AccountingWEB's anonymous partner considers some of the proposals put forward by Conservative Party leadership candidates in their first week or so of campaigning.
At present, we are governed by uncertainty rather than a Prime Minister. However, by next year there should be at least a little more clarity about the British economy.
Boris Johnson remains the bookies’ favourite, although he seems determined to do anything and everything possible to avoid election.
Ignoring domestic disputes, to date he has made a couple of concrete(ish) tax proposals, which could have drastic but unforeseen consequences.
First, as far as I can see, he has few plans to avoid a no-deal Brexit. I have discounted his suggestions that tariffs will not be due as a result, on the basis that wiser men than our prospective PM have laughed them out of town.
According to the website of one of Mr Johnson’s strongest parliamentary advocates, this will mean that Britain will have to pay £6.5bn of tariffs to purchase goods that come in from Europe. As a quid pro quo, the other 27 European countries will, between them, have to pay just over twice as much, £13.2bn.
While this is being spun as a major win for our beleaguered country, don’t get too excited. If importers are paying £6.5bn, then guess who will eventually foot the bill. Yes, you guessed it, the dear old consumer ie you and me. Business being business we will almost certainly have to pay a mark-up too.
To compound this, I have grave doubts about the proposition that we will really be profiting to the tune of £13.2bn. Surely the obvious solution for any level-headed European will be to source their goods and services somewhere that has full tariff exemptions. We can, of course, do the same but that will take time.
Mr Johnson’s real humdinger comes in the direct tax field. He has promised to raise the threshold for higher rate taxes from £50,000-£80,000. The Institute for Fiscal Studies tells us that this will cost £9bn.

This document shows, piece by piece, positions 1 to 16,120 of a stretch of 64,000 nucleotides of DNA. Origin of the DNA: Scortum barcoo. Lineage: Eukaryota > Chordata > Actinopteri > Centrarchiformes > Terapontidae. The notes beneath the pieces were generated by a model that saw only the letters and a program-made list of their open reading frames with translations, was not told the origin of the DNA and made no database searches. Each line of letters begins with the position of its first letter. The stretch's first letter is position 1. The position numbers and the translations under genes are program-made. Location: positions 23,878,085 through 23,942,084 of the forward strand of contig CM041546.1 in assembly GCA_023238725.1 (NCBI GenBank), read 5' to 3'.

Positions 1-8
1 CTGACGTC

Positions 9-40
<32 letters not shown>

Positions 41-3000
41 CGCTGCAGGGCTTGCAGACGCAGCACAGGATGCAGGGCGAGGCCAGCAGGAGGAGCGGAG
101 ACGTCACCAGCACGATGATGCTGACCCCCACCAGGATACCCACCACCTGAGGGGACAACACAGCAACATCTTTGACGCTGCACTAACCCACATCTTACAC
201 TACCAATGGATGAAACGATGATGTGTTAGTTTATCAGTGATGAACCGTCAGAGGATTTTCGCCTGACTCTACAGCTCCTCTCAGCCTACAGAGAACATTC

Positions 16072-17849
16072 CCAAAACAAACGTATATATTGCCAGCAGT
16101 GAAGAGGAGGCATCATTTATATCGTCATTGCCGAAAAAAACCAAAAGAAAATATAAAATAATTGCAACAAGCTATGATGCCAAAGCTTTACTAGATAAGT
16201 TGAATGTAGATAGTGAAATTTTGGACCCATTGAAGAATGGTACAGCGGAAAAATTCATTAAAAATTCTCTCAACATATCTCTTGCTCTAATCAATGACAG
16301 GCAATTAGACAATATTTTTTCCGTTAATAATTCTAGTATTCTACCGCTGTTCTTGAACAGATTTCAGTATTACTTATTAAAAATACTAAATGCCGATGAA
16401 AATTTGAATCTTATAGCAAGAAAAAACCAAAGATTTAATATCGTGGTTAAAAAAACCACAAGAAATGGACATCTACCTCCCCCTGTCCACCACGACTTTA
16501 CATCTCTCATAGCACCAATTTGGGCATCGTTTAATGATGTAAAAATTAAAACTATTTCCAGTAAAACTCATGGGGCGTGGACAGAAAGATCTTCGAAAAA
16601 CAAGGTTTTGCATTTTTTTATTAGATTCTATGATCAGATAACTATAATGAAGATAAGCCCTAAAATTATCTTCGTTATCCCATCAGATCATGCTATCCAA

Given that the measure will benefit 8% of the population, most of whom vote Tory anyway, I may well be missing the point but this appears to be equivalent to our dear leader walking across the chamber of the House of Commons saying "Mr Corbyn, here are the keys to Number 10."
To add insult to injury for the poorest in society (who still get votes), the former Mayor of London is planning to raise the starting point for National Insurance Contributions but also increase the top rate band, although he has been rather quiet about this last element recently. None of this is likely to buy the votes of anyone who is out of work or struggling on National Minimum Wage.
The real beneficiaries from this combination of cuts for the rich and adjustments to a stealth tax that the person in the street neither notices nor understands are likely to be wealthy individuals working beyond retirement age – in simple language, Tory voters.
I am struggling to see that Hunt’s strategies will be very much better, although they could be more acceptable to the average voter.
On Brexit, he seems far keener to do a deal and, if I were a betting man, my money would be on JH to get us out (or leave us in) without tariffs.
Tax-wise, he has been silent on income taxes but wants to cut the corporation tax rate to 12.5%. The IFS says that this will cost £13bn.
There is a theory that if you cut tax rates far enough, people will actually pay them. To me, this sounds counterintuitive and why say Google or Starbucks, who pay virtually nothing anyway, would decide to pay more tax when the rate is lower is a little beyond me.
Mr Hunt is also looking to raise the NI starting point to £12,500, which is expensive.
Cynics might say that all of these proposals sound like “fake news”, which the winner will be desperate to forget as soon as he unlocks the front door of Number 10.
I fear that you have not heard the last of me on this subject since as this pair scraps over the next month, there is every chance that they will make even more outlandish and unfunded tax promises in a desperate effort to lay their hands on those keys.